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Music

Tom Waits' favourite Thelonious Monk album

@notmyyaztattoo

American singer-songwriter Tom Waits has quite the music taste, to say the least. From Frank Sinatra to Bob Dylan, to Rolling Stones, there’s no shortage of great inspiration in Waits’ pocket. Of course, this makes sense perfect, as he’s dipped across a variety of styles over the years and put out 17 studio albums, the last of which arrived in 2011.

When Tom Waits was asked to discuss some of his favourite albums, he had a lot to say on the matter, naming 20 in total. “Scalding hot bedlam, monkey to man needle time. I’d hate to be balled out by him, I’d quit first,” he said of Elvis Costello. Later, he describes his love of James Brown, adding: “I first saw James Brown in 1962 at an outdoor theatre in San Diego and it was indescribable… it was like putting a finger in a light socket.”

With so many favourites, there’s a lot to explore with Waits’ music taste, including his love of Thelonious Monk. The American jazz pianist and composer made countless contributions to jazz music as we know it today, leaning on his improvisational songwriting and distinct musical style. Tom Waits has been a longtime fan, but he has one favourite album in particular. 

Waits‘ favourite Thelonious Monk album is 1964’s Solo Monk. When asked about the album, he elaborated, “Monk said ‘There is no wrong note, it has to do with how you resolve it’. He almost sounded like a kid taking piano lessons. I could relate to that when I first started playing the piano, because he was decomposing the music while he was playing it. It was like demystifying the sound, because there is a certain veneer to jazz and to any music, after a while it gets traffic rules, and the music takes a backseat to the rules.”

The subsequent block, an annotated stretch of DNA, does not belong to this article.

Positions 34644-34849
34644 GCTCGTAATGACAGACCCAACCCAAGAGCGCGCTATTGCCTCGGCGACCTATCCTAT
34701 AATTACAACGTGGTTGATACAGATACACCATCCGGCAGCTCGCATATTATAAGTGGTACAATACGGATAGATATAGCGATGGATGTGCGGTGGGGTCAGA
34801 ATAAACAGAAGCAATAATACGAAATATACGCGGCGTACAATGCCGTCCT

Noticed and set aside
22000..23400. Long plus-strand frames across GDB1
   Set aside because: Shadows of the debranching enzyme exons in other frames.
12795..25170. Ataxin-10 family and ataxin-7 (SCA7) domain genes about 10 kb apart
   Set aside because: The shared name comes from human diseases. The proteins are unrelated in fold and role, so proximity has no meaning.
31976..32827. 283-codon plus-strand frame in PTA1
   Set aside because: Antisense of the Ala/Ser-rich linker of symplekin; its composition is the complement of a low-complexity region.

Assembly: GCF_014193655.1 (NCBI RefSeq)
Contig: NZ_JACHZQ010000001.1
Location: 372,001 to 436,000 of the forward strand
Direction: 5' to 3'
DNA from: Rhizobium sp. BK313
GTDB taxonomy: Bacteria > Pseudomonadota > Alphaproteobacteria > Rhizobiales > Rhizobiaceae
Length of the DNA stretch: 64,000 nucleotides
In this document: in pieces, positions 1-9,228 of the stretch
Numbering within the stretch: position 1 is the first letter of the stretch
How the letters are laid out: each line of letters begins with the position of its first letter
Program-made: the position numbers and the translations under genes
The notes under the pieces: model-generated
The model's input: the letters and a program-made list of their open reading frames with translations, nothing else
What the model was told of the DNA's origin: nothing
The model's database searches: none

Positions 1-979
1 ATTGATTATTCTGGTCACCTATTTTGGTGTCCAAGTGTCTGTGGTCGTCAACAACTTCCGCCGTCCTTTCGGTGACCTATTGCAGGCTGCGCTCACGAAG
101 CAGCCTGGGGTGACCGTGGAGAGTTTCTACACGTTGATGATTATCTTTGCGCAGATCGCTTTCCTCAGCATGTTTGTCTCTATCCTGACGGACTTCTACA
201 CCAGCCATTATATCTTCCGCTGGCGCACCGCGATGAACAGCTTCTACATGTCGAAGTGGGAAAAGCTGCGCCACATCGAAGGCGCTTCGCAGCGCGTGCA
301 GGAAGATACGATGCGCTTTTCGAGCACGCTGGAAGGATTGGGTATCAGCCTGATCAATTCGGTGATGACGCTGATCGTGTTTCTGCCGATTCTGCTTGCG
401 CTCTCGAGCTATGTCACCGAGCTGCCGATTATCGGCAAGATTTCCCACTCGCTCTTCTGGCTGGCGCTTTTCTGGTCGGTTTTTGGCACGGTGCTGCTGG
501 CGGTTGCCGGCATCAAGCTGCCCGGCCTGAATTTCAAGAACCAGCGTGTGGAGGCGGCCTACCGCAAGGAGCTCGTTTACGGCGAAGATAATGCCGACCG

He continued by saying, “It’s like aerial photography, telling you that this is how we do it. That happens in folk music too. Try playing with a bluegrass group and introducing new ideas. Forget about it. They look at you like you’re a communist. On Solo Monk, he appears to be composing as he plays, extending intervals, voicing chords with impossible clusters of notes. ‘I Should Care’ kills me, a communion wine with a twist. Stride, church, jump rope, Bartok, melodies scratched into the plaster with a knife. A bold iconoclast. Solo Monk lets you not only see these melodies without clothes, but without skin. This is astronaut music from Bedlam.”

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